ECONOMICS


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What lies beneath the finance industry's water words

10 Comments
04 June 2017 | David James

Paper boatOne thing that is rarely done is a literary-style analysis of the language used in finance and business. It can quickly reveal the sleight-of-hand, even outright deception, that plague these powerful sectors. To take one example, finance language heavily relies on water metaphors, which are deeply misleading. It is unlikely that this is done deliberately; it is more probably reification (making the intangible appear to be concrete). But its consequences have been, and remain, devastating.


Millennials want to change the world through their work

2 Comments
14 May 2017 | Rachel Kurzyp

Millennial and Boomer badger money-focused Senior Manager. Cartoon by Chris JohnstonKids these days. We can't hold down a job, we expect to be promoted before we've proven ourselves and we put our career needs before the needs of an organisation. We're the largest age group, making up 37 per cent of the Australian workforce, yet we're expected to shut up and wait our turn. What is it about millennials that has everyone scared? People claim the stereotype is based on generational cohort, not age. But for young Australians in the workforce, they are one and the same thing.


Budget's bank slug flouts the property precipice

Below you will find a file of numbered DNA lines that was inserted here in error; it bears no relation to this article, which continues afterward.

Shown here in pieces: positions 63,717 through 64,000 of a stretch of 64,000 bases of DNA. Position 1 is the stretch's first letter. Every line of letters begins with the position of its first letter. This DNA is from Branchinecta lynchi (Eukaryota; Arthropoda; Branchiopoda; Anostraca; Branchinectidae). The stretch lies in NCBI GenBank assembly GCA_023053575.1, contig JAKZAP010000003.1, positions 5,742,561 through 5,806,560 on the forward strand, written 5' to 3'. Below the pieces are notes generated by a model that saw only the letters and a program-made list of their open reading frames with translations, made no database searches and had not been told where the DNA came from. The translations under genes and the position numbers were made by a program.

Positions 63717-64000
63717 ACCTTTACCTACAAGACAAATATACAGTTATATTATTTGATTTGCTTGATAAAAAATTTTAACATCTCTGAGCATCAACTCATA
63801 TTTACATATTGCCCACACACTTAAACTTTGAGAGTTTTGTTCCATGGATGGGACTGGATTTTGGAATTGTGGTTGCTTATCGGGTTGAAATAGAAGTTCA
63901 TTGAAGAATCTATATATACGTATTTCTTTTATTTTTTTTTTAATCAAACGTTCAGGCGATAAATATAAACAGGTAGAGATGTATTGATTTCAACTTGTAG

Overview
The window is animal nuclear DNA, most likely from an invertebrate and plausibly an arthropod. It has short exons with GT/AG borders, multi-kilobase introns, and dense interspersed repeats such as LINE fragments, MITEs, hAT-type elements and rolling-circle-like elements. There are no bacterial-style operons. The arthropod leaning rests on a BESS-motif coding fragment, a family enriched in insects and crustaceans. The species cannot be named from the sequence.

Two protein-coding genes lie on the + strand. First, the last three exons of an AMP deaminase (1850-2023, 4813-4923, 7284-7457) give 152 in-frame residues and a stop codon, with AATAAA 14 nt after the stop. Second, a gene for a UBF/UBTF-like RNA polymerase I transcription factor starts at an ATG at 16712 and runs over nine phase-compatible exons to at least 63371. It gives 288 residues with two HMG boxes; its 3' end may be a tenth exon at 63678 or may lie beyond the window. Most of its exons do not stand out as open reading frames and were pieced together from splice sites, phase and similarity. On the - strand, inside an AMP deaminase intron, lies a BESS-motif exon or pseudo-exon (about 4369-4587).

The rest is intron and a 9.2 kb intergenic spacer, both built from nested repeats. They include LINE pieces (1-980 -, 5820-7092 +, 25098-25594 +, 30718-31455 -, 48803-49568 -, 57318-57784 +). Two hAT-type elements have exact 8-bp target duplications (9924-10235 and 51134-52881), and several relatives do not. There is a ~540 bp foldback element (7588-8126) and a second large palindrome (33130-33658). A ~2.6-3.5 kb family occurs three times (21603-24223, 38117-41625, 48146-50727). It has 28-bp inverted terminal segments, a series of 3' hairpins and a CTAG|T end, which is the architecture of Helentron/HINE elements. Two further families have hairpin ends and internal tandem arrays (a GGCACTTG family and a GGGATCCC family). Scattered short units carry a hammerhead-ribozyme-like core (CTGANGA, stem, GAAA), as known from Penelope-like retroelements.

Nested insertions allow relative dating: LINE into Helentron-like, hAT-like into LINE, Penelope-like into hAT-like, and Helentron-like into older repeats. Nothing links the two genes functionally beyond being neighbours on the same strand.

3 Comments
09 May 2017 | David James

Banks logosThe $6.2 billion the government will raise through a levy on bank liabilities not only shows how out of favour banks have become, it is also, in effect, a de facto tax on property lending - a counterbalance to negative gearing and capital gains tax breaks. It is a tax on property lending because nearly all the banks' loans are mortgages for housing, or business loans secured with property. Of course the banks will pass the extra cost on to their customers, so it becomes a tax on borrowers.


Beyond fake news lies the fog of fake figures

6 Comments
01 May 2017 | David James

GDPFake news aside, increasingly, we live in a world of fake figures. There is a cliche in management that 'what gets measured gets done'. In public discourse that might be translated to 'what gets measured is considered real'. One obvious fake figure is GDP, which is taken as a measure of national wellbeing. In fact, it is just a measure of transactions. If money changes hands because something disastrous happens then GDP will rise. That is hardly an indicator of national wellbeing.


The language of exploitation in the online labour market

3 Comments
23 April 2017 | Daniel Nicholson

Deliveroo bicycle delivery personWhen you are in the business of exploiting people, language matters. A recently leaked document from Deliveroo is geared to emphasising that the people who deliver food for Deliveroo are and should remain independent contractors, not employees. In 2016, a Unions NSW report into the employment practices of gig-economy company AirTasker categorised the online labour market as 'unregulated Taylorism within a Dickensian marketplace where workers compete for bite-sized fragments of labour'.